According to social anthropologist Robert Redfield, who wrote in the 1930’s, there were two cultural traditions in Renaissance Europe. Although they did not correspond exactly to the two main social groups of elite and common people, they represent the two major different cultural experiences.
The elite participated in a phenomenon he labeled “Great Tradition” while the common people participated in the “Little Tradition.” The Great Tradition was learning that was transmitted formally in the grammar schools and universities and was not open to all. Latin was its language. On the other hand, the “Little Tradition” of oral cultural and ritual behavior was transmitted informally in the taverns, marketplace and church and was open to all.
For the elite, the two traditions had different functions. The “Great” was serious, the “Little” was play. While this definition of popular culture is an easyto-grasp model, it is limited in that it does not account for the great varieties in popular culture both in the countryside and in the Renaissance cities. Not only were there regional variations in folk festivals, but each organization or guild had its own hierarchy with particular rituals associated with each step or level within its structure. In addition, the townspeople were literate and shared their customs and traditions through the written word. This was in contrast to the experience of the illiterate peasants, separated not only geographically, but also intellectually from the experience of reading and writing about themselves.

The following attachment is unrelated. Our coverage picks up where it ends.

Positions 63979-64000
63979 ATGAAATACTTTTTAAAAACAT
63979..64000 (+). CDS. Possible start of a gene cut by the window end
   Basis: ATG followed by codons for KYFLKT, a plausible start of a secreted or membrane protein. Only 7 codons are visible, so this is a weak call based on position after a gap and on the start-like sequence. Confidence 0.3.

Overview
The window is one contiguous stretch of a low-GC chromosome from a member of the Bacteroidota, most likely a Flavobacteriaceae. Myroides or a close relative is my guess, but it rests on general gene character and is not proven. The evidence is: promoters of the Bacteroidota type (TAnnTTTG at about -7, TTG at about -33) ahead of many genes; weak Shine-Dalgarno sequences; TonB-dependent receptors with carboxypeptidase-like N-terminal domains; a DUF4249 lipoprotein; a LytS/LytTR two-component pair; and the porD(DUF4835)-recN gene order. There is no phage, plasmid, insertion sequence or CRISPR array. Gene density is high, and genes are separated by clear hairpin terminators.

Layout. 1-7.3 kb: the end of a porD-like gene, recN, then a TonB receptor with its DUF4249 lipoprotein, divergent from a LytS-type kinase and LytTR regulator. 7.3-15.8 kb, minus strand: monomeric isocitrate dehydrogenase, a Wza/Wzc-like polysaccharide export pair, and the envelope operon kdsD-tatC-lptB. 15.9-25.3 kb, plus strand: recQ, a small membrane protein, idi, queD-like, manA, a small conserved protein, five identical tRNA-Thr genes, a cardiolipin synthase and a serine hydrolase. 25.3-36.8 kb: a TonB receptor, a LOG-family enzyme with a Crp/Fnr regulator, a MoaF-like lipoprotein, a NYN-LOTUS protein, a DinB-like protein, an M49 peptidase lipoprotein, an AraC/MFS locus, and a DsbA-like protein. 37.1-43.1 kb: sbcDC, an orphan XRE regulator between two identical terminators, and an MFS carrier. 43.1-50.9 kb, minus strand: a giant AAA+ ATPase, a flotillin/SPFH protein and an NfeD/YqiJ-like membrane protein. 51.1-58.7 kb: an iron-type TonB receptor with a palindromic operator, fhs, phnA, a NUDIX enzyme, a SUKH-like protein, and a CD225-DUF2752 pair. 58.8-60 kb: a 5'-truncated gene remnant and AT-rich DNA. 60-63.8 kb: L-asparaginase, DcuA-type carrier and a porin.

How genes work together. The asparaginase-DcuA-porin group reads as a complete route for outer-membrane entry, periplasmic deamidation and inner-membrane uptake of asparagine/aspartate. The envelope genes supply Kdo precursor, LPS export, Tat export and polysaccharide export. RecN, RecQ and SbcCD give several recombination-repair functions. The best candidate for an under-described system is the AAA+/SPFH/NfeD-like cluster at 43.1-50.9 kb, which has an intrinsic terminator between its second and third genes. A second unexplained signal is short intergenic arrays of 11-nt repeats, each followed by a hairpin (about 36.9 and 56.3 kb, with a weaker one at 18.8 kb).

The great interaction between the two traditions was formalized by an intermediary group of semiliterates who belonged to what is sometimes called the “chapbook culture.” The members of this culture had gone to school but not for long. They knew enough about both traditions to mediate between them. This connection was significant because it was through these semiliterates that the themes and meanings of rituals and festivals were put into writing.